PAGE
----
A year and a day – at least I’m calling it that even though the calendar only says it’s been a year. 366 days is an important time frame used in many instances to say you survived, met a challenge, a spiritual goal etc… but because of leap year, my 366 day actually falls on the anniversary of the day. You see, March 1st 2015 was the day I lost my mom.
They say that parents live on in their children. A good friend of mine reminded me of this when I was missing my mom recently. And if there is any way I wish to honor the part of my parents that is inside me it is with my actions. Today I honor my mom – dad will just have to wait until May.
My mom grew up poor – and by poor I mean at times living with the fear of impending eviction because they did not have the rent money. Poor as in she started working when she was barely in double digits. Her family was rich with love but material things were often hard to come by. My mom was eight years old in this photo and she hated it. She was embarrassed because the coat was a hand-me-down from her adult aunt, and it was much too big for her, but it was all she had to wear so she did. This impacted my mom for the rest of her life. Though she didn’t say as much, I could imply from our conversation about the coat that she got teased because of it. Decades later, when she and dad moved into Park Springs, a retirement continuing care facility, she was very concerned that she dressed appropriately. When we would go shopping, I could hear the 8 year-old girl wanting to make sure she fit in and wouldn’t stand out for all the wrong reasons.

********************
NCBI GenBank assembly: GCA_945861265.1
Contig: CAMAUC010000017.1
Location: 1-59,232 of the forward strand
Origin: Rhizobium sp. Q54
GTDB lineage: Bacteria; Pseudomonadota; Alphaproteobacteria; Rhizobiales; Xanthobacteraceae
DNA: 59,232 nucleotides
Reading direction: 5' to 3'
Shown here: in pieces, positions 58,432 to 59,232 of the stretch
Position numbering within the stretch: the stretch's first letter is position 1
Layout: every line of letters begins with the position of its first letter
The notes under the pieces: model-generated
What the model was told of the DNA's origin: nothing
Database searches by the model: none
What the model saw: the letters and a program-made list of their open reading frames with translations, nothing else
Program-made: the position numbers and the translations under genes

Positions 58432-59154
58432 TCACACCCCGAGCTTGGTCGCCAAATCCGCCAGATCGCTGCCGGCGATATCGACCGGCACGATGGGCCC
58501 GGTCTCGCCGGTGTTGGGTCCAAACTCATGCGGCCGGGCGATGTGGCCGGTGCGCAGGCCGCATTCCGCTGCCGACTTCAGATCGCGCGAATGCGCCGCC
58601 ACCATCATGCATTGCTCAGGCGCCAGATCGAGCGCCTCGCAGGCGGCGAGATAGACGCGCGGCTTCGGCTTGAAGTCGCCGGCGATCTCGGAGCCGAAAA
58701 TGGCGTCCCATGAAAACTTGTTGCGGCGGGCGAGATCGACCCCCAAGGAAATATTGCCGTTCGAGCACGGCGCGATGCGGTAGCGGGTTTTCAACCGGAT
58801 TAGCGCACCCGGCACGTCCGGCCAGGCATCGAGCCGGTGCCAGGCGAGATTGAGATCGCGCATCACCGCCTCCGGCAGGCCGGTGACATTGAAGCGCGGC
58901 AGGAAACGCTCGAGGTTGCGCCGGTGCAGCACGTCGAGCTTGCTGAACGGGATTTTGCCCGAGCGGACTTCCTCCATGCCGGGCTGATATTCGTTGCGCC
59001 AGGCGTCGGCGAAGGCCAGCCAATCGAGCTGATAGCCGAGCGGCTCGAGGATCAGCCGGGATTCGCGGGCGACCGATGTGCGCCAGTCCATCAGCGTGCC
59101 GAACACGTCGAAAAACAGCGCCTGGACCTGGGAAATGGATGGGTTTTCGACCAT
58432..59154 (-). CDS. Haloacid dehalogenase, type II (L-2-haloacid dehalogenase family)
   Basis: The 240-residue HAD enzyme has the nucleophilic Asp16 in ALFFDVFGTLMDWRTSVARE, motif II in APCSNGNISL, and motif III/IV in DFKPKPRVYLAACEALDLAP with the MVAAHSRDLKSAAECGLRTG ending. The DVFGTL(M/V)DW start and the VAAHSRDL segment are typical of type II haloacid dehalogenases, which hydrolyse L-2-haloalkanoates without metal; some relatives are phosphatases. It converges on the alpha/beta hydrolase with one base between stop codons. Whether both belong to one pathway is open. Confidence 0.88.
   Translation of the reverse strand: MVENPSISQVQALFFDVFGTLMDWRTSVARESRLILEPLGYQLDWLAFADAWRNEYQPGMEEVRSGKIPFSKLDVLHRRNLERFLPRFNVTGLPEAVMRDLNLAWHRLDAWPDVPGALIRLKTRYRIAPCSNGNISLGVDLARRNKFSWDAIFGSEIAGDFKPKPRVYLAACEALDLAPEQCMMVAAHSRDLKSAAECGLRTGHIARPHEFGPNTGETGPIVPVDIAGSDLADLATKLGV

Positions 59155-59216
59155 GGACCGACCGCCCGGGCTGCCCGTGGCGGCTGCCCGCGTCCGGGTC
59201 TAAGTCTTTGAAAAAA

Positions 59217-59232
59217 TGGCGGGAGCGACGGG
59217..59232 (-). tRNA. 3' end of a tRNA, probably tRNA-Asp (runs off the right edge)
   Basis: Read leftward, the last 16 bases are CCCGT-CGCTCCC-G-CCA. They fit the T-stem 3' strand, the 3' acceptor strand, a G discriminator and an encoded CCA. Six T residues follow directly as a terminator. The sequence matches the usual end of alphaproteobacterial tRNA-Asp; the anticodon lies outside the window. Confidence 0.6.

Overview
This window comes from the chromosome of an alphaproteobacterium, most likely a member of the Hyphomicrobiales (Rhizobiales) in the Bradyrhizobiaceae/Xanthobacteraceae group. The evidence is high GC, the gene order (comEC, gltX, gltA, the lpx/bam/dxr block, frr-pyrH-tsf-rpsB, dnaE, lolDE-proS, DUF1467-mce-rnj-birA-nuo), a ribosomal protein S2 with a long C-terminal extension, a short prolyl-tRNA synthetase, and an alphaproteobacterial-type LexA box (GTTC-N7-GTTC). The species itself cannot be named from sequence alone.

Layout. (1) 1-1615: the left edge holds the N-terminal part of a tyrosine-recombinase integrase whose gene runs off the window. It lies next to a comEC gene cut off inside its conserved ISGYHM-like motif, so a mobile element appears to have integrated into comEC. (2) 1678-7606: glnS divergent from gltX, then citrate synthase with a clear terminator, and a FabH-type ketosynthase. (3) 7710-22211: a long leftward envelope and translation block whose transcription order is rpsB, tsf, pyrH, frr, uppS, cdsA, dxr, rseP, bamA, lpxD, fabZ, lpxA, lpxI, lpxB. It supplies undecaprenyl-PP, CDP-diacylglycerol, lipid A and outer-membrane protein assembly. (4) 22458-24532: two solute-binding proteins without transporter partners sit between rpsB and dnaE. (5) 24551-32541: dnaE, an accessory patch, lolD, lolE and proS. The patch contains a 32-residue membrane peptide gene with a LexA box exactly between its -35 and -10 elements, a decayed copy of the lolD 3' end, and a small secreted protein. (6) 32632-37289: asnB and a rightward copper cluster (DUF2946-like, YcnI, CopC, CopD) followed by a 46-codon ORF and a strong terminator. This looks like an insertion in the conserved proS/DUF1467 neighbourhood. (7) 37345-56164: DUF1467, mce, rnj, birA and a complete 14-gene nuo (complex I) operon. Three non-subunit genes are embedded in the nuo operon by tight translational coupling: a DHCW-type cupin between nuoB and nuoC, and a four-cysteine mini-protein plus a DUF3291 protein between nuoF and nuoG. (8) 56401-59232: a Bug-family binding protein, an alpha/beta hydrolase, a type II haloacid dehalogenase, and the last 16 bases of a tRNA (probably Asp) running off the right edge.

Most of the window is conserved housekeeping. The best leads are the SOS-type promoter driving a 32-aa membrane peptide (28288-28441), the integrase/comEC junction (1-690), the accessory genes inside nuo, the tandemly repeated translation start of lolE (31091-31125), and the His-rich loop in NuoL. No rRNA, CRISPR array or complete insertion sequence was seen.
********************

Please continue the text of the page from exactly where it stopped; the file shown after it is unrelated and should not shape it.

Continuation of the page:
It’s probably that 8 year-old girl in my mom that made her so aware of the under-dogs in this world. My mom would frequently try to get the person who wouldn’t talk or participate in a group, to join in. She’d whittle away at their resistance, and before they knew it, she would have them talking, opening up, letting her see inside the wounds that kept them at a distance. I called them ‘her projects’ and whether it was the lady down the hall who always looked lonely or the bad card player that drove everyone else crazy, she tried to let them know someone cared. She wanted people to smile.
A senior lecturer of marketing at Kennesaw State University, Tyra is a gamer-girl, gadget geek at heart.